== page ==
Loving Someone With Borderline Personality Disorder

borderline personality disorderIn our sophisticated psychiatric society, emotional difficulties are often shared openly.[1] It isn’t unusual for people to tell family and friends that they have an anxiety disorder, depression, phobias, anger management issues, obsessive-compulsive disorder, or attention-deficit/hyperactivity disorder.1 However, there remains one widespread psychological disorder that many are unaware of—one who’s symptoms are largely interpersonal, causing rifts in relationships.1 It’s unflattering name also keeps it from rolling off the tongue of many: borderline personality disorder.1

Enough stigma, let’s review the major symptoms of borderline personality disorder (BPD):

  • People with BPD have bumpy and unstable relationships, making it difficult to keep a job and maintain close relationships.1
  • They often have emotional outbursts, expressing outrage with verbal abuse, physical attacks, or acts of revenge.1
  • They are sensitive to being abandoned and rejected; therefore, they are harshly critical of those closest to them.1
  • They view others as being either “good” or “bad.” A friend or parent may be idolized one day, yet viewed as a terrible person the next for failing to live up to their expectations.1
  • They act out with self-destructive activities to fend off feelings of unbearable emptiness—for instance, they may drive recklessly, compulsively shop, binge on food or alcohol, use drugs, and engage in promiscuous sex.1

Borderline personalities range from mild to severe.1 Oftentimes, only those who know people with this disorder are aware of the extent of their emotional difficulties.1

Loving someone with BPD can make life seem like an emotional rollercoaster.1 There are a few tips you can follow to make the ebbs and flows even out, while your loved one seeks professional help.1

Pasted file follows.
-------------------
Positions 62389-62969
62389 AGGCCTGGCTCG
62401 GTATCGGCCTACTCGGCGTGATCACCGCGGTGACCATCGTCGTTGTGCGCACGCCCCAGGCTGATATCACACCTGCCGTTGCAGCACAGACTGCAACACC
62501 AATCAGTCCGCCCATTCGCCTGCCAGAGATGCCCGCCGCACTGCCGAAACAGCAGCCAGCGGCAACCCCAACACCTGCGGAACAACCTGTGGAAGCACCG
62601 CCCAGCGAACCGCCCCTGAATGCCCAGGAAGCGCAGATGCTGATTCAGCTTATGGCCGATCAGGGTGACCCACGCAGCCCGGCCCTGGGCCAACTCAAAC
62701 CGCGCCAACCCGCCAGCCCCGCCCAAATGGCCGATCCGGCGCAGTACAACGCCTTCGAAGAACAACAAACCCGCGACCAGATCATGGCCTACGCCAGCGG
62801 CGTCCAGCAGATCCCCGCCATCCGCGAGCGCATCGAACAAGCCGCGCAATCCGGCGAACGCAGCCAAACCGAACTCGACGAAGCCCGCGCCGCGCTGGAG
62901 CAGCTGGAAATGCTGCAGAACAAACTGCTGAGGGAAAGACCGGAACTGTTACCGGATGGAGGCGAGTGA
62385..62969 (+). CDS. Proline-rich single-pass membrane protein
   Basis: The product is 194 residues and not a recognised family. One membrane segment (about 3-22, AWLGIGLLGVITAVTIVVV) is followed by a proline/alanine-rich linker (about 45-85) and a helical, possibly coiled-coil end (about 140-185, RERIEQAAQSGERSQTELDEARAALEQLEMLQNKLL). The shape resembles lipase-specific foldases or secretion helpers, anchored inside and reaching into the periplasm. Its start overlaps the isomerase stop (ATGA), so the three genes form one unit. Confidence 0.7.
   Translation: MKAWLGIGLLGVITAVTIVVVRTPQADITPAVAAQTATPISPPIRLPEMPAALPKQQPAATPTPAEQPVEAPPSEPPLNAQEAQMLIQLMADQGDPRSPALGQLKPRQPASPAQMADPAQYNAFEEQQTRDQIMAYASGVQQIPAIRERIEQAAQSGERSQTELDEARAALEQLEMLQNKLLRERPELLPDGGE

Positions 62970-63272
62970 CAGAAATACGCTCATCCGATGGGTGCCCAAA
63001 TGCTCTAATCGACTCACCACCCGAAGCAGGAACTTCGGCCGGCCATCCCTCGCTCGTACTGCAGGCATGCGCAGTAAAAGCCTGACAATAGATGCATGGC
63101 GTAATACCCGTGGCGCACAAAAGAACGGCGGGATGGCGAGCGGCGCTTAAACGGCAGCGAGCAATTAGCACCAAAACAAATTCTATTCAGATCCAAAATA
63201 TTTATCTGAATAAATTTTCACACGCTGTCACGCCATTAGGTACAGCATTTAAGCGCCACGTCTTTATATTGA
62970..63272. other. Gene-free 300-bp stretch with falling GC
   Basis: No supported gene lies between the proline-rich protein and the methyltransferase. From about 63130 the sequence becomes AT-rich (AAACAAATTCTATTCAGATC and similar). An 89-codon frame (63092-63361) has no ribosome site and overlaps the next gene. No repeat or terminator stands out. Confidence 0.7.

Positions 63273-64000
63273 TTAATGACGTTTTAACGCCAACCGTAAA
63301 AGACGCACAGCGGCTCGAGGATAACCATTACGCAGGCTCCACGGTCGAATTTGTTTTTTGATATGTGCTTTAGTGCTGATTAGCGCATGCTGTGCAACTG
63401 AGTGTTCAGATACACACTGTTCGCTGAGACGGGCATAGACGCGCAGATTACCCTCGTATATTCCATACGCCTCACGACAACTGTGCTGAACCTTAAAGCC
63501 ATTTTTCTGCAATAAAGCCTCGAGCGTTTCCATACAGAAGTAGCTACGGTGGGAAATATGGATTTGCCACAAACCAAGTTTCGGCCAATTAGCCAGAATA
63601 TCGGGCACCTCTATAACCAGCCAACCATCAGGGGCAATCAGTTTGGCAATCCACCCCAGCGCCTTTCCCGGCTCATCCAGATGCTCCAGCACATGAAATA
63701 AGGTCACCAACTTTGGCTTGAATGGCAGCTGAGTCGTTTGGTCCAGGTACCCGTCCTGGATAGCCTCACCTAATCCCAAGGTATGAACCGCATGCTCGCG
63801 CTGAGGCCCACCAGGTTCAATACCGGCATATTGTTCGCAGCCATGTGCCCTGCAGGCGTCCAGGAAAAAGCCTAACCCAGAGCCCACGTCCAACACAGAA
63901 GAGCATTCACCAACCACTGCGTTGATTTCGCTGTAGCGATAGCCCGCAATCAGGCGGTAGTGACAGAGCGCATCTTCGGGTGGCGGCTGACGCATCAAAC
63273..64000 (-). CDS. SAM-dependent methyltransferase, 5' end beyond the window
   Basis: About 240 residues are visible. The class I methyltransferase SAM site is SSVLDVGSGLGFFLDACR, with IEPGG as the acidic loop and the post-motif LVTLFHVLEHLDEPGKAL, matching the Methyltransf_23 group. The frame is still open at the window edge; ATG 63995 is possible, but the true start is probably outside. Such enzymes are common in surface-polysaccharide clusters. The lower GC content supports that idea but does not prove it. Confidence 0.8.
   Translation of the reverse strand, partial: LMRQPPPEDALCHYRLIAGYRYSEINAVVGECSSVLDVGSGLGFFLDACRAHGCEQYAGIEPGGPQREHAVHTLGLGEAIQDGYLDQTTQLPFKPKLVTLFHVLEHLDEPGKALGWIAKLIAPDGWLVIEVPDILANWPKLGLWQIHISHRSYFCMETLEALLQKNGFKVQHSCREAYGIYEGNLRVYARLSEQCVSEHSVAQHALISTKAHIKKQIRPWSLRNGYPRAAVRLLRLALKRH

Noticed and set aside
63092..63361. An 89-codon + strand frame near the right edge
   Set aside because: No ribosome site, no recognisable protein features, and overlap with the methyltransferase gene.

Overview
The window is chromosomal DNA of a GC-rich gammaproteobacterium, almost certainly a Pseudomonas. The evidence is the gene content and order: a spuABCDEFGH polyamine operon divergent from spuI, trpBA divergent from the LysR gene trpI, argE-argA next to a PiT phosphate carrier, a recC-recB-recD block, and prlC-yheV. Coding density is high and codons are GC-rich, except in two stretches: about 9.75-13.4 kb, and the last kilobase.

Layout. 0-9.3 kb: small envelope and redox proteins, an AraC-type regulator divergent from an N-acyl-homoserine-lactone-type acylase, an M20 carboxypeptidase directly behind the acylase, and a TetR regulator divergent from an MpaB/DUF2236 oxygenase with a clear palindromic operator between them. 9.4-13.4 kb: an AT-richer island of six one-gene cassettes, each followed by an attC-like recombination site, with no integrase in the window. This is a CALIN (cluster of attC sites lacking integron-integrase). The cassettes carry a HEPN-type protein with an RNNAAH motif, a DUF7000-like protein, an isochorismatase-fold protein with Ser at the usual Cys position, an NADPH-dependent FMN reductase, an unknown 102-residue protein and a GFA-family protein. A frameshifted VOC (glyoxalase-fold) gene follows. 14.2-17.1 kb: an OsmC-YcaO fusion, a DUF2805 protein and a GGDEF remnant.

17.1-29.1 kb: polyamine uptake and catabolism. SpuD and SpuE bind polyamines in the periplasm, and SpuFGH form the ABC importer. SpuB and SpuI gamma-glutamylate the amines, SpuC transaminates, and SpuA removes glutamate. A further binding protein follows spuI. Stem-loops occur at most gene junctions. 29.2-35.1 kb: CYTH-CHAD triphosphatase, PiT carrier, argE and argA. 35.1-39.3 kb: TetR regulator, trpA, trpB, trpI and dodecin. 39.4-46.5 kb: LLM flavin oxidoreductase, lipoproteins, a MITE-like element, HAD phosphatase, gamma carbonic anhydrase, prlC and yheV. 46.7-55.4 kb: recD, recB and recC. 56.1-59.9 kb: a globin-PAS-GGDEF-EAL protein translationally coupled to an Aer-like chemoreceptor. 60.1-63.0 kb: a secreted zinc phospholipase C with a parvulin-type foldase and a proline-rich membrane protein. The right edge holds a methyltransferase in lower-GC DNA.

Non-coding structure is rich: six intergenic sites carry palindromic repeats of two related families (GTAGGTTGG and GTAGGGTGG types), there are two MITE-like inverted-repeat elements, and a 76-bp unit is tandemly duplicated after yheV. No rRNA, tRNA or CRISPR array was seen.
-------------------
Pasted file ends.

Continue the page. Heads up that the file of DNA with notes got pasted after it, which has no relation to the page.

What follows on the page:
First, be consistent and predictable.1 Keep your word on whatever you have told your loved one that you will or will not do.1 This will keep you from being the recipient of a violent outburst of accusations.1 However, if you give into the outrage, you are only reinforcing the behavior—and it will get worse.1

Second, encourage responsibility.1 Don’t always come to your loved one’s rescue, and don’t be manipulated into taking responsibility for their irresponsible actions.1 Don’t replace their damaged car and don’t pay for their compulsive shopping.1 The more you rescue your loved one from the consequences of their actions, they will have no incentive to change.1

Third, offer your loved one honest feedback.1 Do not reinforce your loved one’s belief that they have been treated unfairly, unless you know it to be true.1 Oftentimes, people with BPD are not aware of how their behavior affects others.1 Therefore, if they are fired from a job, simply say, “I understand that it isn’t a good feeling when you are fired.”1 Don’t play into your loved one’s reasoning that it is because they worked for awful, mean people.1

Lastly, do not escalate the argument.1 There are many times when your loved one will misinterpret what you mean.1 If you offer constructive criticism, you will be met with a tirade of how despicable you are.1 If you offer a compliment, you are accused of patronizing.1 If you explain your intentions, emotions escalate quickly.1 Instead, just do your best to keep calm and sane, even though you may feel frustrated, powerless, and defeated by your loved one’s behavior.1

Borderline personality disorder can be difficult to deal with; therefore, it is extremely important to get your loved one the help they need.1 A psychiatrist who specializes in BPD who is able to offer specific psychotherapy can help a person with the disorder work through it and make significant positive changes.1

[1] Sapadin, L. (2013). Living with & Loving Someone with Borderline Personality Disorder. Psych Central. Retrieved on November 18, 2013, from http://psychcentral.com/blog/archives/2013/11/15/living-with-loving-someone-with-borderline-personality-disorder/

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